The redundant objects were diversions to slow down the audience. I don’t want people to consume exhibitions quickly. At times our signs seemed odd. My favourite object was the coconut. A truly beautiful painted object. A small leaf began to emerge during the exhibition and it just kept enlarging, breaking through the husk. The shell was painted with black and white stripes, then this little green sprig appeared. We found a broken shovel left by the builders of the gallery. We painted it along with a frame, a chair a rock and ball, a stick and a tree branch. A lot of these ‘municipal’ signals were stimulating to look at without being burdened with the values and meaning of a grand allegory. I liked the way the owners called their gallery Post-Museum. A sort of dissident location in itself.

the artist begins

KG When did you become an artist?

RL I went to Sydney Boys High School. One day I went up to the art room and a friend of mine was throwing on the pottery wheel. I became totally mesmerised how that form came up out of his hands and fingers. I loved the slithering plastic action of the clay that formed in his hands. I went straight out and bought a bag of clay that afternoon and made a sculpture, not a pot as such. That’s where it all began. My brother is a photographer and my cousins are musicians and painters. Nicola Lewis played the violin in An Index of Horses which we made as a performance-for-video at Chalk Horse. I sort of come from a Jewish artistic family, a tribe of mercantiles and artists. According to the painter Cedric Emmanuel our earliest Australian relative was Michael Michaels. He was a forger who was pardoned in 1809 and left Sydney returning to London where he started an orchestra. We’ve always had painters and musicians in the family so making things seems natural to us.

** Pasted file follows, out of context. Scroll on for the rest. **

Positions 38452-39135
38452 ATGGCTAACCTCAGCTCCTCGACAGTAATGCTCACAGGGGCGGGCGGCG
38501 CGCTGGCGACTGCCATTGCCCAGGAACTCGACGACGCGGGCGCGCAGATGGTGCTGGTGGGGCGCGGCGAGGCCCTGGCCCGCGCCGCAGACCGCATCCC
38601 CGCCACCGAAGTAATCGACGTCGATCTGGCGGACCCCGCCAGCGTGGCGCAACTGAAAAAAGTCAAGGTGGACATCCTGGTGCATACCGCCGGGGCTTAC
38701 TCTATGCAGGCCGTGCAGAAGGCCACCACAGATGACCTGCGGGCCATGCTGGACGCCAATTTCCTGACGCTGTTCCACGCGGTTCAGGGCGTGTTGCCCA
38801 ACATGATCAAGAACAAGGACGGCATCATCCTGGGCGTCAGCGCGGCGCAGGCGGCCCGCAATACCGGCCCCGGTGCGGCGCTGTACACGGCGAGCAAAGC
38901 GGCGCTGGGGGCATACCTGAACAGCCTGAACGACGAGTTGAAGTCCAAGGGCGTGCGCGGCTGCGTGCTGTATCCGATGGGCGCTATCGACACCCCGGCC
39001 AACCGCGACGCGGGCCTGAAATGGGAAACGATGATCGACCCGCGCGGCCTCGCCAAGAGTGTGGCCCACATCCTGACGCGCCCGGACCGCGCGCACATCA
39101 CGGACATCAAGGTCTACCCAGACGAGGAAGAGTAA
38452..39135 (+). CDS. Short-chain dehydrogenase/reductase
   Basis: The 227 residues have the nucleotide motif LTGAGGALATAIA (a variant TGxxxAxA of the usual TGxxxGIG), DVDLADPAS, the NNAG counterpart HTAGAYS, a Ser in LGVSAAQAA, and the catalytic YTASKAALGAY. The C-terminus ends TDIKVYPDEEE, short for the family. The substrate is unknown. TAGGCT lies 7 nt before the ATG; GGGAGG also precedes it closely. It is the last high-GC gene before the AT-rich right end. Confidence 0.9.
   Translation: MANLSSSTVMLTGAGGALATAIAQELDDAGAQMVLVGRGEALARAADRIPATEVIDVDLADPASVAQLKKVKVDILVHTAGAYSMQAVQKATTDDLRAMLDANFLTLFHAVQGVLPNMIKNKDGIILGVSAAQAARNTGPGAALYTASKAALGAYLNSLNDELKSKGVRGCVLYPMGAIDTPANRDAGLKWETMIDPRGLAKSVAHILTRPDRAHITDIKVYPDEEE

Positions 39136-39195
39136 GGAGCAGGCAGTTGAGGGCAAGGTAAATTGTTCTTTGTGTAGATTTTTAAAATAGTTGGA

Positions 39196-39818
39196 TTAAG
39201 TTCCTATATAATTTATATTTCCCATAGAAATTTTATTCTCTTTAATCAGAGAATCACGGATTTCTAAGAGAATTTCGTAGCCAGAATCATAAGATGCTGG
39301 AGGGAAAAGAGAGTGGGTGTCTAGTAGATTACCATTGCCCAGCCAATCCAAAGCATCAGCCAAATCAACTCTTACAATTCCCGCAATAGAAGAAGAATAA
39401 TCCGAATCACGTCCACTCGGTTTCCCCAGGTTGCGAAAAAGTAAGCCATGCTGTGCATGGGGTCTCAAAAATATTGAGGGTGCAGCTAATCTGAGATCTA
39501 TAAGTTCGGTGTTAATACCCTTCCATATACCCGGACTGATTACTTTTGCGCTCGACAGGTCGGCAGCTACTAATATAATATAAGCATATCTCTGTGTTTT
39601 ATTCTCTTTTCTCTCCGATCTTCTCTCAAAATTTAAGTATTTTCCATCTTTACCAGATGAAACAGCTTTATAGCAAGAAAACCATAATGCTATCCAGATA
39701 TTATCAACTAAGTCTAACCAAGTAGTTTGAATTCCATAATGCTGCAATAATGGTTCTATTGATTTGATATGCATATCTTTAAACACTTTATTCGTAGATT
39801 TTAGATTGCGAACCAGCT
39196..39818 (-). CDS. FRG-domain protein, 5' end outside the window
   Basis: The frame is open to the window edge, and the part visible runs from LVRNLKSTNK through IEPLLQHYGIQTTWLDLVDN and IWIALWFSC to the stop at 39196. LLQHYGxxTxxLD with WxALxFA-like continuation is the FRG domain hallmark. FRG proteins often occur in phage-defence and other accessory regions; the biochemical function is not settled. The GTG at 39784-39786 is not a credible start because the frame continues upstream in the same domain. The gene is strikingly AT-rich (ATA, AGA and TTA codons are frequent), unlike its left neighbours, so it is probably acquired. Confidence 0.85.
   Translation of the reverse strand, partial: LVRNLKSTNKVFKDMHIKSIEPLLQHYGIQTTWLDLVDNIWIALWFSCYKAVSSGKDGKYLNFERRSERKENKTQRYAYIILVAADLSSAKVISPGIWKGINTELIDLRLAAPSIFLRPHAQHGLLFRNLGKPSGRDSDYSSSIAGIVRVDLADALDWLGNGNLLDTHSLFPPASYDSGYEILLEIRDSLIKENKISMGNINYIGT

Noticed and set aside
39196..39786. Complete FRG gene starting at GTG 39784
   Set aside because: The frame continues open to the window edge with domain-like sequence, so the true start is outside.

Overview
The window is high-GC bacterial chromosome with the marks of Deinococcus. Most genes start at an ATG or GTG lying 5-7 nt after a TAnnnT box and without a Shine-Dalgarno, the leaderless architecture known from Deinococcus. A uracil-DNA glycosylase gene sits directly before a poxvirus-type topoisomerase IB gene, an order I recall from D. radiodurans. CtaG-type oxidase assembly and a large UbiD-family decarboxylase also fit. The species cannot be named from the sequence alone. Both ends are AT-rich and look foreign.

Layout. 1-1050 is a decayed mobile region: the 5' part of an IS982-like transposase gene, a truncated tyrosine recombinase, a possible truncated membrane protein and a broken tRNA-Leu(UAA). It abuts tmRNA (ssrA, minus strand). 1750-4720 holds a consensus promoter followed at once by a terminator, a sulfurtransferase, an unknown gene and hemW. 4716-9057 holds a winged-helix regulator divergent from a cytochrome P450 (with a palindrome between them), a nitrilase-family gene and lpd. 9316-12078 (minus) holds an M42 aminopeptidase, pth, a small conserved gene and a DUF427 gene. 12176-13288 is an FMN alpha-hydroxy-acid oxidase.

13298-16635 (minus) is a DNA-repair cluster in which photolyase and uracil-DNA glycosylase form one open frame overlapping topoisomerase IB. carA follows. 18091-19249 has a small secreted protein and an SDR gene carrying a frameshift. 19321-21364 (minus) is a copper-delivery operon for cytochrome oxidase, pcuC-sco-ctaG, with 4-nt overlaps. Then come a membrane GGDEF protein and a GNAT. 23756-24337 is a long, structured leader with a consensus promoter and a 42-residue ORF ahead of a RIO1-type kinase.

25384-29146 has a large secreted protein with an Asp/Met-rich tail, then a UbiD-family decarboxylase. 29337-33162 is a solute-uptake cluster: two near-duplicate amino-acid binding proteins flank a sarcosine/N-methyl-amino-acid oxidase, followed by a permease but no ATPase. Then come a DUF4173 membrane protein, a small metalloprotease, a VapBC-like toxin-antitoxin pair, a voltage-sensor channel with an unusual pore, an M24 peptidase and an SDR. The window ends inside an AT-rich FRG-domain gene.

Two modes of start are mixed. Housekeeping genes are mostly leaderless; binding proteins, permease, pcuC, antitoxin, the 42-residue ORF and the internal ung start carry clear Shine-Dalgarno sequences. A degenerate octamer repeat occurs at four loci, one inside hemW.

KG You have quite a collection of pottery here in your apartment.

RL I’ve procured these jugs to make an exhibition. I‘ll probably call this The Index of Forms. I’m focussed here on the anthropomorphic conditions that are related in the forms of the jug. These vessels are built with a foot upon which they stand, and a belly, where the bulk of the contents is stored. They have handles, necks and lips. That means they have at least five different physical attributes relating to the human form. I’m thinking of a book which indexes the shadows they cast set alongside the silhouettes and profiles from the bodies of dancers. I’m interested in the double nature of the cast of shadows. I would love to generate a text from a series of conversations with a man who has Alzheimer’s Disease. When we talk he often tells me things in a manner I think of as neo-Dada poetry. To everyone’s surprise we have a terrific time sitting there talking with gusto. If I could record his sayings, write them down in the form of our dialogue it could have an interesting and enabling affect. He’s been a journalist all his life; so the idea and its written form is like a game on his tongue. That’s a nice thing to try and share. Pottery has always been a really interesting through-line for me.